Obama on Stephanopoulos

It is so refreshing and encouraging to hear someone as intelligent and thoughtful and apparently focused on figuring out the right thing to do and how to get it done (as opposed to rhetoric) to make America better.

The interview with Stephanopoulos is still in progress, but Obama continues to come across as a combination of gracious but firm, intelligent but willing to listen and learn, and just plain solid. An example is his reply on Guantanamo. He admitted that it will be more difficult than most people understand. Personally, I have mixed feelings on closing Guantanomo vs. reforming how it is run - there are some very bad and dangerous people in there whose life goal is hurting America. And the right has jumped on this as an example of Obama’s “lefty” approach, closing the place and putting dangerous terrorists in U.S. prison populations and creating all manner of new risks. Obama acknowledged it will be difficult and there is a balance to be kept of maintaining our principles of justice while still ensuring very dangerous people aren’t released and that, while he is committed 100% to closing Guantanomo, he will make sure that our security is not compromised.

And I believe him. I suppose that is the difference. And it is a honeymoon period - he hasn’t had to do anything yet. But I, someone who in general thinks of 90% of those in Washington as power craving game playing politicians whose #1 thought is always “how does this benefit ME”, Jeff the cynic, believe this guy will make a difference, is sincere, and what he says is what he believes and means. He’ll make mistakes, I may be getting completely fooled, but as I listen I continue to be convinced that this guy isn’t just another Washington politician.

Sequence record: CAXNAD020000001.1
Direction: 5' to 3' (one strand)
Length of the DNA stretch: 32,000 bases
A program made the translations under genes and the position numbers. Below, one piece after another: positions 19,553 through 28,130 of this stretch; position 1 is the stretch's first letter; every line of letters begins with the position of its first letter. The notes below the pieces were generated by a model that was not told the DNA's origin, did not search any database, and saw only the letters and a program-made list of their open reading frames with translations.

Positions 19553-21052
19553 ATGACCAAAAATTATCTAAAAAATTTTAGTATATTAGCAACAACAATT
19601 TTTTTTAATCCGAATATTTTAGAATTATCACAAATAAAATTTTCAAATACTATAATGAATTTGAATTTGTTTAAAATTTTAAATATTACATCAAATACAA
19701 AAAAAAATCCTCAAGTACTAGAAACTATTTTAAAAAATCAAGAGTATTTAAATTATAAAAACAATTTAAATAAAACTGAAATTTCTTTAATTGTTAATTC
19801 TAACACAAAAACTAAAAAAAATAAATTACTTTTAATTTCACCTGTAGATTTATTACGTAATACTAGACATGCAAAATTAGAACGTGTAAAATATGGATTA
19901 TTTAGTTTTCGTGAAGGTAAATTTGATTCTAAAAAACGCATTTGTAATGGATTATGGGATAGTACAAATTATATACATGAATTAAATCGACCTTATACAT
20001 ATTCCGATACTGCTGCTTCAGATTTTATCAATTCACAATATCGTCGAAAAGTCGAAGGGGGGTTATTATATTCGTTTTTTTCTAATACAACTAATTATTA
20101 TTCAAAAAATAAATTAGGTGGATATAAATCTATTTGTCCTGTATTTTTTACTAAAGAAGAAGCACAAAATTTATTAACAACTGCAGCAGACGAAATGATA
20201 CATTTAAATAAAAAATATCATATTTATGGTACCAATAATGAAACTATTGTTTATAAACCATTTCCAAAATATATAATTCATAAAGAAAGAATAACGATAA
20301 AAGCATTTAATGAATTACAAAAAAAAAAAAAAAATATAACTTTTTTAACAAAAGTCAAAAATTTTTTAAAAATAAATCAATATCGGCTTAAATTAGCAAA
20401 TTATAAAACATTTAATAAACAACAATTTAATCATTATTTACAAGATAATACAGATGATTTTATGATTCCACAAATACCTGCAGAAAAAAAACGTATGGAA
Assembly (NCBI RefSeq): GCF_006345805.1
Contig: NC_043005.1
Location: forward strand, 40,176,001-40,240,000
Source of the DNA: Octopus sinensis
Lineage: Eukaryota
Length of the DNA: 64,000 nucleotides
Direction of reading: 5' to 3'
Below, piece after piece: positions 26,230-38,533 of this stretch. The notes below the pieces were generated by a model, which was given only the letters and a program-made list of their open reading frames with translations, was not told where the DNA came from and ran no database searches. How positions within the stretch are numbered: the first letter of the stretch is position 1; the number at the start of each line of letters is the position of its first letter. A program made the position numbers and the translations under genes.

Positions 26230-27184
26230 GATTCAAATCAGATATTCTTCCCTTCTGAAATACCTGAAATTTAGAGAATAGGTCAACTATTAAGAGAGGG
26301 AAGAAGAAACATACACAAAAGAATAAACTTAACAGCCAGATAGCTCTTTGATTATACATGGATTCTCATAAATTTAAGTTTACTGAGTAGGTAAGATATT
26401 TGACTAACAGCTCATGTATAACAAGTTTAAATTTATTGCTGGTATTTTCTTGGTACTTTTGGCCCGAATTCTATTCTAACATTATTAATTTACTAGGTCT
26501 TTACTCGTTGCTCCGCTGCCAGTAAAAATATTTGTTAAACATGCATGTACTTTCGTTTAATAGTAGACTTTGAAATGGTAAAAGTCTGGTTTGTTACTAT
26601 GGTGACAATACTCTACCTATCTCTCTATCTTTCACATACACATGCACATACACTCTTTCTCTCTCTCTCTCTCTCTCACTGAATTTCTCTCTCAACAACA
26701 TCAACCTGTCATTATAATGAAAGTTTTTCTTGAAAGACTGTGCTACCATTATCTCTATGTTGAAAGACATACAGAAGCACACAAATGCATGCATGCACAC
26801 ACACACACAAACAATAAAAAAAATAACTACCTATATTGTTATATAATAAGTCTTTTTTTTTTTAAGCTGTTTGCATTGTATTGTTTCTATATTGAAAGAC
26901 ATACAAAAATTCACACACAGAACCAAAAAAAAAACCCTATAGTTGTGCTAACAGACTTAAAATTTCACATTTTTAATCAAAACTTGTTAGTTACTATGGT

We’ll see.

This is pretty much how we in the UK felt about Tony Blair.

Whether they entered that way or not, most of the people there now are probably hostile to America because of the way we’ve treated them. If your grounds is that they’d be a threat to the US, then no one can ever leave. And really, “very dangerous people?” These aren’t supervillains. They aren’t any more dangerous than the general population of the US. They’re human beings most of which are just poorly trained to fire rockets and machine guns. The only difference is that they don’t like us much, which you know goes for most of the world at this point. I’m sure there’s some biochemist in France or something that thinks we’re dicks, but we aren’t storming his house and throwing him in prison.

The only choice is to let people go as they are deemed not high value or turn Gitmo into a life long luxury resort.

Boy this thread title brought up an unpleasant mental image.

On a side note, the concept of people who are simultaneously too dangerous to be released, yet we also we don’t have enough information to put them on trial under military legal standards, is a pretty interesting paradox. It’s almost enough to make me think the government is full of shit.